Risk efficiency of optimal water allocation within a single and multi-stage decision-making framework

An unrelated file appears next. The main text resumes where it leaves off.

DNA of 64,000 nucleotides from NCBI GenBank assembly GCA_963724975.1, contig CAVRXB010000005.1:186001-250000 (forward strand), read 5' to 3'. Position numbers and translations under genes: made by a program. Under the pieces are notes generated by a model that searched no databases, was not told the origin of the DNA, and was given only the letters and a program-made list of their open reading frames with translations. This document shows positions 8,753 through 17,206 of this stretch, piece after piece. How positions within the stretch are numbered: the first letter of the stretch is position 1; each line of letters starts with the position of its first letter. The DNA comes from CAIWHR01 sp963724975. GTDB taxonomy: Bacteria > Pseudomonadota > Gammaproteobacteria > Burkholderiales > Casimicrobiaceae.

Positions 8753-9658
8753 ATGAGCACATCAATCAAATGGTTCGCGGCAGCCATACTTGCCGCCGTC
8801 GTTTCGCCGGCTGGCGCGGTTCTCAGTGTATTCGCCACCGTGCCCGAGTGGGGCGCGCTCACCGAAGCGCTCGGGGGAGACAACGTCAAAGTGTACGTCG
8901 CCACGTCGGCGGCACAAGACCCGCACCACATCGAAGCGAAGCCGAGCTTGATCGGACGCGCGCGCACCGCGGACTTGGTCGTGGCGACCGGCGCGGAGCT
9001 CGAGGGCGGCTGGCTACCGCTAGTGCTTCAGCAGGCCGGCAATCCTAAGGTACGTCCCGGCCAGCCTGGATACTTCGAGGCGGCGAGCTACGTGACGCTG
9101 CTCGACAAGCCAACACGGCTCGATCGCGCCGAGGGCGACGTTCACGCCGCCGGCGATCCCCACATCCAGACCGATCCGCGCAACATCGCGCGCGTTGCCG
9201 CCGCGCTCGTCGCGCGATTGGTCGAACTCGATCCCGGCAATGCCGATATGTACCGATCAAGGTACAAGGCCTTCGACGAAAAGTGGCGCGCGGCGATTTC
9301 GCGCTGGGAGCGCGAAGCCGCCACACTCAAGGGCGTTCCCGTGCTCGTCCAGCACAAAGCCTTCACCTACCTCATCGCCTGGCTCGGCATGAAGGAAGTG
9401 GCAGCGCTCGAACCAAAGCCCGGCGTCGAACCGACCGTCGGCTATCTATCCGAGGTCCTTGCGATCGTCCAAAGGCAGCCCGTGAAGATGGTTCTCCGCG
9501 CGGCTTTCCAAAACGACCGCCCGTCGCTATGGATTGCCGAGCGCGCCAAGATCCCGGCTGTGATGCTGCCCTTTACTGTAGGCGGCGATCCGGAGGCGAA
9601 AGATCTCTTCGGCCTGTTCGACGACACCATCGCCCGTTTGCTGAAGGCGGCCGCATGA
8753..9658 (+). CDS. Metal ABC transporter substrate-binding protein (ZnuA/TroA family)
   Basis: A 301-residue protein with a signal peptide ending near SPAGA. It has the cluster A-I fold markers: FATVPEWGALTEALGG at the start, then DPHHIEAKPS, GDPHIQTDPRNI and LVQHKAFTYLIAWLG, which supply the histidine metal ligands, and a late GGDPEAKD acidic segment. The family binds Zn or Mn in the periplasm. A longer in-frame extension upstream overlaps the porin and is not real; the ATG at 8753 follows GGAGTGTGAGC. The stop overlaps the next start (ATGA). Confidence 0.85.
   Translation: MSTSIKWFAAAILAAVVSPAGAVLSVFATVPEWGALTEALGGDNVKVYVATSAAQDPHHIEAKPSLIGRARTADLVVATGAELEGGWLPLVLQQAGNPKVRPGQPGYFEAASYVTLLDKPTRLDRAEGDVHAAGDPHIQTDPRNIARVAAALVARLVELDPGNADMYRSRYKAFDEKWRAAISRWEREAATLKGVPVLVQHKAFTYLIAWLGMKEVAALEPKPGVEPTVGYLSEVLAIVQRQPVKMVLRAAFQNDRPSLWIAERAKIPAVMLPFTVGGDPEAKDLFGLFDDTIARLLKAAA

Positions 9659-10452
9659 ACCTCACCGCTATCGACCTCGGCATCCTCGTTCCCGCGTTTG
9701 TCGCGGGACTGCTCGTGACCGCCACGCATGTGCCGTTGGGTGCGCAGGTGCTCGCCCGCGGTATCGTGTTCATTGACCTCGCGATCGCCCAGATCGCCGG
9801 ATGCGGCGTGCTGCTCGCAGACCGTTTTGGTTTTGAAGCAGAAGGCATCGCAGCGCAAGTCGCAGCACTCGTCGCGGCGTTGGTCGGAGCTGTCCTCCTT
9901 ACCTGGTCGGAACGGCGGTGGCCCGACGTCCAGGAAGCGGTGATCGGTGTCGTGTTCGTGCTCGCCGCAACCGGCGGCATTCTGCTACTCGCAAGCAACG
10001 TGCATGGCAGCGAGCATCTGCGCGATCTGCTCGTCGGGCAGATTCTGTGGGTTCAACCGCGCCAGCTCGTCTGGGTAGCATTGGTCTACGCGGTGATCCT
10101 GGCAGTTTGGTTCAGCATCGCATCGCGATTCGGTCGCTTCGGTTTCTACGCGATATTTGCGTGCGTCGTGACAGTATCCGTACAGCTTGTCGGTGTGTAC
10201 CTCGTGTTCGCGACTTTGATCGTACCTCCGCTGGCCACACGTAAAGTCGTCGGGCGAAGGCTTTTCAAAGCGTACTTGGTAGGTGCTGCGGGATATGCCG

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The main objective of this research was to compare the results obtained from modelling irrigation water allocation decisions within a single-stage decision-making framework with the results obtained within a multi-stage sequential decision-making framework under a full water quota and a restricted water quota. A unified irrigation decision-making framework was developed to model the impact of the interaction between water availability, irrigation area and irrigation scheduling decisions as multi-stage sequential decisions on gross margin variability. An Excel ® risk simulation model that utilises evolutionary algorithms embedded in Excel® based on the Soil Water Irrigation Planning and Energy management (SWIP-E) programming model was developed and applied to optimise irrigation water use. The model facilitates the simulation of the economic consequences resulting from changes to the key decision variables that need to be optimised through gross margin calculations for each state of nature. Risk enters the simulation model as crop yield risk through different potential crop yields in each state of nature and stochastic weather which determines irrigation management decisions. Water budget calculations were replicated to include 12 states of nature within a crop rotation system of maize and wheat. The risk simulation model was applied in Douglas, a typical location of an irrigation farm. The results showed improved risk management within a multi-stage decision-making framework as indicated by higher gross margins and reduced variability due to improved irrigation scheduling decisions under both a full and restricted water quota scenario. Close to potential yields, if not full potential yields were achieved within both decision-making frameworks. However, a significant reduction in per state irrigation water use resulted within a multi-stage decision-making framework sequentially resulting in improved gross margins. A full irrigation strategy with reduced areas was followed under a restricted water quota with reduced gross margins resulting owing to lower gross incomes. The resulting impact of risk aversion on gross margin risk was insignificant within a multi-stage decision-making framework, whilst a more evident impact within a single-stage decision-making framework was indicated by a significant increase in minimum gross margins. The resulting monetary value of modelling irrigation decision within a multi-stage sequential decision-making framework was R11 149 and R14 413 under a full and restricted water quota respectively for a risk averse decision-maker. The resulting value of a multi-stage decision-making framework assuming risk neutrality was significantly lower at R4 261 and R7 019 for a full and restricted water quota respectively. Results indicate that the interaction between different decisions made at different times during the growing season as represented with a multi-stage decision-making framework, becomes much more important under restricted water supply conditions taking risk aversion into account. The cost of a water restriction within a single-stage and multi-stage decision-making framework of R218 319 and R215 561 respectively resulted under a risk neutral framework. Under risk aversion, a slightly lower cost of a water restriction of R212 513 and R209 249 was generated within a single-stage and a multi-stage decision-making framework respectively. The lower costs for a water restriction within a risk framework owes to the fact that risk averse decision-makers already make conservative decisions hence a water restriction will have a relatively limited impact on such a decision-maker. The overall conclusion is that, ignoring modelling irrigation decisions as sequential decisions within a multi-stage decision-making framework overlooks the risk reducing impact of the true nature of irrigation decisions. As a result, water use dynamics are not explicitly accounted for with the gross margin risk and the value of a water restriction over-estimated. The main recommendation from this research is hence that, agricultural water allocation policies should be formulated based on crop water optimisation models that consider the multi-stage decision-making framework within which irrigation decisions are made to ensure that the impact of any given policy on water use management is not over-estimated. Further research should focus on testing the global optimality of the solutions of the risk model with alternative evolutionary algorithm techniques and also reformulation of the model within a mathematical programming environment.
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